Hammering Down Safety

14664u1zl7a7a5v 10604952

Ever since man picked up a rock more than 2 million years ago and used it break apart wood, bone and other objects, the hammer was destined to become an integral tool in the construction of human society. Yet despite more than 2 million years of experience using hammering devices, mankind still suffers from hammer-related injuries at a rate as high as any other hand tool.


Improper use, selection and maintenance.

By following the advice in this article, you and your employees can help prevent hammer related injuries in the workplace.

Hammer selection

There is no such thing as a "universal" hammer. Each hammer is designed for a specific job and using the improper hammer can increase the probability of an injury. The following is a look at a few of the more popular hammers and their intended usage.

  • Ball pein hammer - For riveting, center punching and bending or shaping soft metal. Choose a size to match the task.
  • Hand drilling hammer - The only hammer to use with star drills, masonry nails, steel chisels and nail pullers. Easy to handle; packs plenty of punch.
  • Rawhide mallet - For use in furniture assembly, shaping soft sheet metals or any task that requires non-marring blows.
  • Brick hammer - Designed for cutting and setting bricks or blocks, and for chipping mortar.
  • Shingling hatchet - Used for installing shakes and shingles. Handy gauge pin sets exposed length of shingle. Milled and crowned face sets nails cleanly.
  • Wallboard tool - Multi-purpose tool scores wallboard, makes cutouts and sets nails with a perfect dimple.
  • Curved claw or nail hammer - For use with finishing nails only. Choose 16 or 20 oz. weights for general carpentry; lighter weights for model work or fine cabinetry.
  • Straight claw or rip hammer - For use with non-hardened, common or finishing nails only. Choose weights from 20 to 32 oz. for framing and ripping.

Remember when selecting a hammer to always use the appropriate weight so only a natural swing is required. Let the weight of the hammer do the work.

Hammer safety

Hammer injuries can be caused by trying to strike too heavy a blow with a lightweight hammer, by using a damaged hammer and by using the wrong style of hammer for the task. These injuries can range from minors cuts and scrapes to possible broken bones of even damaged eyes. Follow these tips to prevent hammer injuries.

  • When using a hammer ensure proper clearance from fellow workers.
  • Keep your work area clean and free from debris.
  • Use hammers or mallets with insulated handles for work on or around exposed energized parts.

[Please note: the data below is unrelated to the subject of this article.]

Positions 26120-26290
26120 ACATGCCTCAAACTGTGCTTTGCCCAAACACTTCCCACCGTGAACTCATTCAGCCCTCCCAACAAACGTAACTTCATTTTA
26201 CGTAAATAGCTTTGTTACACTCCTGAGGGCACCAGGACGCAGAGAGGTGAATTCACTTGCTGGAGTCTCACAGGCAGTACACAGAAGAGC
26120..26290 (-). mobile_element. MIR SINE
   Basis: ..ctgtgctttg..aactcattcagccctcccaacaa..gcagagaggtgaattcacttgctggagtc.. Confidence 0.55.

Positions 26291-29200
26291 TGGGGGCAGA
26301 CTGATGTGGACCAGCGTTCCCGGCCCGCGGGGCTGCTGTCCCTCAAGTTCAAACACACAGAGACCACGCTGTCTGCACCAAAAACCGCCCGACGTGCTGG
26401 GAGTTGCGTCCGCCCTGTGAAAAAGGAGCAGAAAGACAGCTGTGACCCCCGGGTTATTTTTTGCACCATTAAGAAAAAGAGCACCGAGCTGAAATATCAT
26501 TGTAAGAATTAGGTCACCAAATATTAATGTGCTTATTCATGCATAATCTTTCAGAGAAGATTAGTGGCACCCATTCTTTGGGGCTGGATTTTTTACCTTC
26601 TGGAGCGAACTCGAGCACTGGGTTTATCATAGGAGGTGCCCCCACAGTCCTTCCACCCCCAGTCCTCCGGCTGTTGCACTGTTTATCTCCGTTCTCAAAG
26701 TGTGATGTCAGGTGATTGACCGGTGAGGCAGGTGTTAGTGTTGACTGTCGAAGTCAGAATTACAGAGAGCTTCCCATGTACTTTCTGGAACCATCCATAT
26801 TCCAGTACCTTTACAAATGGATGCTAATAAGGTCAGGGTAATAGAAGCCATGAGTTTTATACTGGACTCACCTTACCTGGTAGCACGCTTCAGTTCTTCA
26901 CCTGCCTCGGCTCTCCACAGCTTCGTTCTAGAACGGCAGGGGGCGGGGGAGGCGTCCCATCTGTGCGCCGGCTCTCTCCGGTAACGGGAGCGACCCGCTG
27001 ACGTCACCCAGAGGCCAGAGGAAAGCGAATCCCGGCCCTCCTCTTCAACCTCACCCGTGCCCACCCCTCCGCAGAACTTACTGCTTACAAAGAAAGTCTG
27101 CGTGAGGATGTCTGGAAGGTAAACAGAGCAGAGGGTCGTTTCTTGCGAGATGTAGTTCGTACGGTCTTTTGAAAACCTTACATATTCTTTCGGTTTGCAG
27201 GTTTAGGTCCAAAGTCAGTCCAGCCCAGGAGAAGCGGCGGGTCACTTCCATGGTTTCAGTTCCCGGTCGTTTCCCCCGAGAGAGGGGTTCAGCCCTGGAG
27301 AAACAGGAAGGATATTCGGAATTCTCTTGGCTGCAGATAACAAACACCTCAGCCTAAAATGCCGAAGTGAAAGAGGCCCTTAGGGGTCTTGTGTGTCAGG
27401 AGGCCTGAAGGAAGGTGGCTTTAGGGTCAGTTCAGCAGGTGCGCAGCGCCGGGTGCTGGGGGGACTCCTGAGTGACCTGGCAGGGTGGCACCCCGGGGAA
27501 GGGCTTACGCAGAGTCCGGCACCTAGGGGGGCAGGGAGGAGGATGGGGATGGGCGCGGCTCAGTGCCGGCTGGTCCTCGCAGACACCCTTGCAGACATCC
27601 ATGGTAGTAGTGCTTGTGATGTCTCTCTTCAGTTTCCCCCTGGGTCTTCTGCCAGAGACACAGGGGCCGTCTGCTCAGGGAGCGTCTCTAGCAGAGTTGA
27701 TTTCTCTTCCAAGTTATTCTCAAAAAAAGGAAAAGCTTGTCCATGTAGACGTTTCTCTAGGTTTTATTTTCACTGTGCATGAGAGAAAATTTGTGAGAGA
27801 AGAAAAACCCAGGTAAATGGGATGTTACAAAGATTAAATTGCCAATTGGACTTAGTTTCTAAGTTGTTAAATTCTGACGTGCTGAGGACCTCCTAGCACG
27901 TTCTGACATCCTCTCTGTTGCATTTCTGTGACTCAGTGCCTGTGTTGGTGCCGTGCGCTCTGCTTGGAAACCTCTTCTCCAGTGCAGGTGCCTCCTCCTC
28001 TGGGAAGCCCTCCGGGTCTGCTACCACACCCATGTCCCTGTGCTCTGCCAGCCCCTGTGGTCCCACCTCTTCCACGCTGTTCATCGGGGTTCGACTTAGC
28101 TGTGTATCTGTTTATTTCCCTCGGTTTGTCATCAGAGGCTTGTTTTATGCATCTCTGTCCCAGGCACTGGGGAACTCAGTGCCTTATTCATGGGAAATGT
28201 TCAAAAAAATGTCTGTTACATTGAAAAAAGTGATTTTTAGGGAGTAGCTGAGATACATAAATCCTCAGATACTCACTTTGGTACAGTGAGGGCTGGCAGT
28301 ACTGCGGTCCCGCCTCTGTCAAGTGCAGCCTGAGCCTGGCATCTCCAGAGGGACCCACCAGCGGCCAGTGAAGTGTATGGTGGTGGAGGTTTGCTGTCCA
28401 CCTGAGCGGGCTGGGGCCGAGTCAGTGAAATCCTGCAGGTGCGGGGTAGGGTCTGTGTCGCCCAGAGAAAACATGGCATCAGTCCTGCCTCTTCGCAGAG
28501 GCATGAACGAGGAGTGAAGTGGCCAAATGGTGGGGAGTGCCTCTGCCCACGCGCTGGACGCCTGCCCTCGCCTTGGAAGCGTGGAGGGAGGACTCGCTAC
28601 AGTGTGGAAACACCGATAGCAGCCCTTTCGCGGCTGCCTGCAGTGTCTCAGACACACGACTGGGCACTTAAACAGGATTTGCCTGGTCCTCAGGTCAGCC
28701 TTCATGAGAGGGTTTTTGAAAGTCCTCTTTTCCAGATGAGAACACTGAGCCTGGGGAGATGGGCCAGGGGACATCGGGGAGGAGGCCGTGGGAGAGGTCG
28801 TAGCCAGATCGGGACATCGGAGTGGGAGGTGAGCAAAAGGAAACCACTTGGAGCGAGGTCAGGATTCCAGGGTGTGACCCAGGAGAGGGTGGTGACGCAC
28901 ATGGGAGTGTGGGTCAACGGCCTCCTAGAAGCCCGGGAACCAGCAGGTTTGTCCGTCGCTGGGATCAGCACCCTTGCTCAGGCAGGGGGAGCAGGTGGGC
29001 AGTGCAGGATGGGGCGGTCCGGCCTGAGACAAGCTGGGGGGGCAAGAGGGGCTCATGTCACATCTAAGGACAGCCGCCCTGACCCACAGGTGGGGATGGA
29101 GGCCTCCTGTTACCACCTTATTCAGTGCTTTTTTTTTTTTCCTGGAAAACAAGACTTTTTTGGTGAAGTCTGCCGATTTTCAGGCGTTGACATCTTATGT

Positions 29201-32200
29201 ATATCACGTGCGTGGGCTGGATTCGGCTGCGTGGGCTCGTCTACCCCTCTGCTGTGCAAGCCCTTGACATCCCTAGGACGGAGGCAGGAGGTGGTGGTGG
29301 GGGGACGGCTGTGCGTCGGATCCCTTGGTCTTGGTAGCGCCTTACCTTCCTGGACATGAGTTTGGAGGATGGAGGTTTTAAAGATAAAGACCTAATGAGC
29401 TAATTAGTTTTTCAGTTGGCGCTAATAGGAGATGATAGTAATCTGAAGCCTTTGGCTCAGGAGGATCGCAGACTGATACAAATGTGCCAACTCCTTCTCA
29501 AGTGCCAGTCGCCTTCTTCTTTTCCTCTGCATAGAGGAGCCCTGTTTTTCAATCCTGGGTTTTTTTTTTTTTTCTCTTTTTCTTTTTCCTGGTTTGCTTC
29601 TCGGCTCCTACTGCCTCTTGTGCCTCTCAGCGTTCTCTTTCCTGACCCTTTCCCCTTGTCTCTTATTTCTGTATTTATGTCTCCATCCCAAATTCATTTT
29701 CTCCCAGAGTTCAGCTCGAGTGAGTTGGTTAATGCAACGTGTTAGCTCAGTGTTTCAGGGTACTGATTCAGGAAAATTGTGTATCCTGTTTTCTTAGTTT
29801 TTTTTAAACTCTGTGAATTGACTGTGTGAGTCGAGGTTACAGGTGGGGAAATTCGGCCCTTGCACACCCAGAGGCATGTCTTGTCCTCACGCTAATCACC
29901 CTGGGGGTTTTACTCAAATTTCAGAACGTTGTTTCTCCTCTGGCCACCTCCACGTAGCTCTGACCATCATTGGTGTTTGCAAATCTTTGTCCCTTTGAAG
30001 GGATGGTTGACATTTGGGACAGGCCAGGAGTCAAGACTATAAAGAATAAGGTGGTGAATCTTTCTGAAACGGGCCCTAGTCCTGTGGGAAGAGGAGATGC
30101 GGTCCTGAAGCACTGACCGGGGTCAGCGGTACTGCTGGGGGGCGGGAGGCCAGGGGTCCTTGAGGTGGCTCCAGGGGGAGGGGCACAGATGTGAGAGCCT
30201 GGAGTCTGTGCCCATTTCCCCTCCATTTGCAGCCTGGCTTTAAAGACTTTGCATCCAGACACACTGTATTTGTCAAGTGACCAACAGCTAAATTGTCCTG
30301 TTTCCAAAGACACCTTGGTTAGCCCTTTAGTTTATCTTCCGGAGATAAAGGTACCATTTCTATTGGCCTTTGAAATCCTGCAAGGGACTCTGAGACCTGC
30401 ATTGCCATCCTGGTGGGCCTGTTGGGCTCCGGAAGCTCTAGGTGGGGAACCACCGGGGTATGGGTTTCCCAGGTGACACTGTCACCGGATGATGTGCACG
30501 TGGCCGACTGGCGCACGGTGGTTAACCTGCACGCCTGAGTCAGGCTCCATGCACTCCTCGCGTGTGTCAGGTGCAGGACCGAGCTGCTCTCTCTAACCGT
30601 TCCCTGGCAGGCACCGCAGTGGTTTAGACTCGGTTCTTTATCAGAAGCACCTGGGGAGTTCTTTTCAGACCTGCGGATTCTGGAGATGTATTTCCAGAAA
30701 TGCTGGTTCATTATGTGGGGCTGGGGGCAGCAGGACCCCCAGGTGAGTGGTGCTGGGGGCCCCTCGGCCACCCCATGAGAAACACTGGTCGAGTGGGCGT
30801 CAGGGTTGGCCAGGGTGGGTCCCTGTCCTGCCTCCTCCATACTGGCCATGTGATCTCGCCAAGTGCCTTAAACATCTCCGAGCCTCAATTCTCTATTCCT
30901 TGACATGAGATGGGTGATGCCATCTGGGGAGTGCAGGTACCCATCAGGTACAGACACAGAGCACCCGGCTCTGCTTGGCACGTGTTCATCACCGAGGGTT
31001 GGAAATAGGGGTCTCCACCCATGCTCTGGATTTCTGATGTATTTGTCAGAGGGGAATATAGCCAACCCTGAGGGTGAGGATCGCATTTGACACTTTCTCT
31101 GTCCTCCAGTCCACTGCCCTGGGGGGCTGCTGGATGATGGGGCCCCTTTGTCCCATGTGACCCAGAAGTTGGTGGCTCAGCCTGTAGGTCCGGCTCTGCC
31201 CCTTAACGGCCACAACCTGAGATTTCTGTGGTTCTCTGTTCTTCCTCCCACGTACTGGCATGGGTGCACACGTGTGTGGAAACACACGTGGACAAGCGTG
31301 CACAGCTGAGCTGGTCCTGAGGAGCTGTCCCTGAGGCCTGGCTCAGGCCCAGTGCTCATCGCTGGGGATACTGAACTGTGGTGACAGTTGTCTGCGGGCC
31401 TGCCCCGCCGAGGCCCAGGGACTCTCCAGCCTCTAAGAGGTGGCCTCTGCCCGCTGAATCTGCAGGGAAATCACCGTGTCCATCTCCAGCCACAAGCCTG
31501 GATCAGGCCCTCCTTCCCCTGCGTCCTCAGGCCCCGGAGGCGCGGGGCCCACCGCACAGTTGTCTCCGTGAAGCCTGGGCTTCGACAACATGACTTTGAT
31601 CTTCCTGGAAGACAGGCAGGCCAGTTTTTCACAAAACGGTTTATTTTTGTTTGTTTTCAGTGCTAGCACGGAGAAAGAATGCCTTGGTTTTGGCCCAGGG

• The hammer should feel balanced and under control as you grip the handle.
  • Wear proper eye protection.
  • When pulling nails or prying material apart, make sure the claw of the hammer is in the proper position and the right leverage is applied.
  • Never use anything other than a hammer to drive nails into material (i.e.... rock, brick, back of a tool).
  • Avoid handles with sharp edges which can cut off circulation to your finger during long periods of use.
  • Handles should be shaped to fit your hand comfortably.
  • Use hammers with cushioned handles to help absorb vibration, impacts or squeezing pressure.
  • Keep floors clean and dry to prevent accidental slips with or around dangerous tools.
  • When hammering make sure you can easily reach your work without straining muscles.
  • Make sure that you have secure footing and good balance while using a hammer.
  • Use a vise, clamps or other means to secure the piece you are striking.

Hammer maintenance

One of the greatest hazards of hammer use is improper maintenance. As an employer it is your responsibility to ensure the safe condition of the tools your employees use.

To ensure this safety you should train employees on how to properly maintain their hammers. To further enhance this training you should have employees sign off at least once a week that their equipment is in proper working condition.

Consider the following when crafting a hammer maintenance program.

  • Hammers with loose, splintered or cracked handles are susceptible to having the head fly off during use.
  • Use tool boxes or tool chests to keep hammers and tools organized.
  • Hang larger tools on pegboards and never leave hammers or tools strewn about your work area.
  • Replace broken equipment immediately.
  • Make repairs only if you are qualified.
  • Make sure you examine each hammer and tool before using.
Companies in this article